New York's attorney general and securities regulators in several U.S. states are probing auction-rate securities and the role Wall Street firms had in enticing investors into the troubled $330 billion market.
New York Attorney General Andrew Cuomo's office launched a sweeping investigation this week, sending subpoenas to 18 broker-dealers and banks, people familiar with the probe told Reuters on Thursday.
According to sources, institutions receiving subpoenas on Monday and Tuesday included: UBS; Merrill Lynch ; Goldman Sachs ; Citigroup ; Raymond James Financial ; First Albany; Wachovia ; Morgan Keegan; Piper Jaffray ; AG Edwards; Deutsche Bank; TD Ameritrade; Lehman Brothers ; RBC Dain Rauscher; Bank of America ; JPMorgan Chase ; Morgan Stanley and E*Trade Financial .
Cuomo's office is looking into every part of the auction-rate securities business. The securities were long touted as cash-like investments, attracting both individual and institutional investors, until the credit crunch led to a breakdown in the market.
Cuomo's subpoenas are seeking information about what municipalities or other issuers were told about the securities and whether investors were told they were buying safe, highly liquid securities.
Officials from the 18 banks could not be reached immediately for comment.
Meanwhile, securities regulators in nine other states have launched their own probes and formed a task force to coordinate efforts, the North American Securities Administrators Association said on Thursday.
Regulators in Florida, Georgia, Illinois, Massachusetts, Missouri, New Hampshire, New Jersey, Texas and Washington are conducting their individual state investigations and make up the task force so far, according to the group.
Bryan Lantagne, director of Massachusetts' securities division and chairman of the task force, said he believed other states beyond the nine in the task force were also probing the auction-rate market after receiving complaints from individual investors.
"The complaints states are receiving are from retail investors with horror stories," he said in a telephone interview. "They bought what they thought was a cash equivalent that somehow turned into a long-term instrument they can't liquidate."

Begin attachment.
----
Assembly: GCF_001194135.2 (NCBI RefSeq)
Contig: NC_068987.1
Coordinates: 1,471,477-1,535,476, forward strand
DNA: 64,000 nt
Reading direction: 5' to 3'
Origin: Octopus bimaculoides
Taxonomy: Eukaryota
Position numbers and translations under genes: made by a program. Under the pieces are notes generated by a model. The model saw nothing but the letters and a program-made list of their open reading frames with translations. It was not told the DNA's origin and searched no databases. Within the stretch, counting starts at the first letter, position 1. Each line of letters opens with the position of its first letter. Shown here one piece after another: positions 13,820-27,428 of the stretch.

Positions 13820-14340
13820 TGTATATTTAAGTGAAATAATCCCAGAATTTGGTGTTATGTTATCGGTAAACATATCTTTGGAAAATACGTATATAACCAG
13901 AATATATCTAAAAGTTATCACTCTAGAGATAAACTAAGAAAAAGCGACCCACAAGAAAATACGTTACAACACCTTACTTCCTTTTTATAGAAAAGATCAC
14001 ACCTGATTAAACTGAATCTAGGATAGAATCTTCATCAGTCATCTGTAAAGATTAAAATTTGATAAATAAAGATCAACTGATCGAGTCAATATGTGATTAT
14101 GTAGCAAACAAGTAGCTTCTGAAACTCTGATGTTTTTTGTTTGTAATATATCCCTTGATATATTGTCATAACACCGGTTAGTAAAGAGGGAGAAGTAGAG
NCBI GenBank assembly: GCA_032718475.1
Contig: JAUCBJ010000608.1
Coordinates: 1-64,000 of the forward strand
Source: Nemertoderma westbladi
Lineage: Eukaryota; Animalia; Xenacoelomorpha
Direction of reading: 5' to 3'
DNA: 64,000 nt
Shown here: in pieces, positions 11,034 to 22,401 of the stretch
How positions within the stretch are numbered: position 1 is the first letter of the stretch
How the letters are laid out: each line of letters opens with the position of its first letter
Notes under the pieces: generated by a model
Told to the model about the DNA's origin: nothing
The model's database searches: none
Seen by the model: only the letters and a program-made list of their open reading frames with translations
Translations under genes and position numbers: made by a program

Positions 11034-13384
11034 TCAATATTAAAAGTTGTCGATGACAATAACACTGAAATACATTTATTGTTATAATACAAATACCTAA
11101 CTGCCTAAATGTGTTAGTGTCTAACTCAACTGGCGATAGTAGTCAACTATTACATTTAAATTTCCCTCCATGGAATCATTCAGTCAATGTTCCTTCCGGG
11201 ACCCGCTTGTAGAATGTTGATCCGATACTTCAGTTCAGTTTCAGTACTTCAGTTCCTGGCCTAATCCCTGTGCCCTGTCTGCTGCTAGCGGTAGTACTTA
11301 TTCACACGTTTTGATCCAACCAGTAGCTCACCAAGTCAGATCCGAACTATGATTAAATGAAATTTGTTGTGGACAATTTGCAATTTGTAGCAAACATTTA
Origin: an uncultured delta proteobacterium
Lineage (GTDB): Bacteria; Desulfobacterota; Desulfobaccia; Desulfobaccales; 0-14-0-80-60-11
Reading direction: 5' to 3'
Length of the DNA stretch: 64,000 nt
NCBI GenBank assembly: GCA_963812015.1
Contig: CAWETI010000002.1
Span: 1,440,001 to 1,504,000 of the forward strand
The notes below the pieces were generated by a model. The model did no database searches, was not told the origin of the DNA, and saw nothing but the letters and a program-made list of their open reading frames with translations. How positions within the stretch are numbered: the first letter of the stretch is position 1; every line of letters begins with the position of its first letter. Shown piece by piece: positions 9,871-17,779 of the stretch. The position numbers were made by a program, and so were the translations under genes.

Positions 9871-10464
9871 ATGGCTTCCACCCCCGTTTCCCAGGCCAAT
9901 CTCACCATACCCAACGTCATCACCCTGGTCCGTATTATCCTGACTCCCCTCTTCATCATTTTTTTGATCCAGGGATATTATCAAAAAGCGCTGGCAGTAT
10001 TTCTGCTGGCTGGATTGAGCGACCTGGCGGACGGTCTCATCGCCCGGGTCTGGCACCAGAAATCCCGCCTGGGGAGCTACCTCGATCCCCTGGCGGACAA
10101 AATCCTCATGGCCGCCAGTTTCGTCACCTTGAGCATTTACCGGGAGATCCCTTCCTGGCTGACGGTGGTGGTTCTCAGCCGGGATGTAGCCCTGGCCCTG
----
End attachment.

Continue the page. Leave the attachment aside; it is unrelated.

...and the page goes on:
For its part, Lantagne said Massachusetts was looking at the roles of UBS, Merrill Lynch and Bank of America in the market. He also said that he could not disclose the targets of probes by securities regulators in other states.
"Many firms provided liquidity and at some point in time they walked away. How did that happen?" he said, adding that many investors were stuck in the market as a result.
Auction-rate debt, sold by issuers such as U.S. states, student loan agencies and closed-end funds, has long-term maturities, but the interest rates paid are reset at periodic auctions.
The auction-rate market seized up in late January, leading to failed auctions that left issuers stuck having to pay much higher interest rates. The auctions failed because buyers were spooked by fears the insurers that backed this debt were no longer creditworthy.
At the same time, dealers who were overwhelmed by a flood of selling from investors with the same concerns, stepped away from their role of keeping the market liquid.
Many investors who had bought this debt, which was considered almost as liquid as cash, found themselves trapped with a long-term security that they could not sell ahead of the April 15 tax deadline.
Lantagne said individual investors entered the market through closed-end funds. While a secondary market has emerged for the securities, investors were facing a 50 percent haircut to exit the market, he added.
"It's a serious, serious problem and we're just beginning to see the extent of the problem," Lantagne said.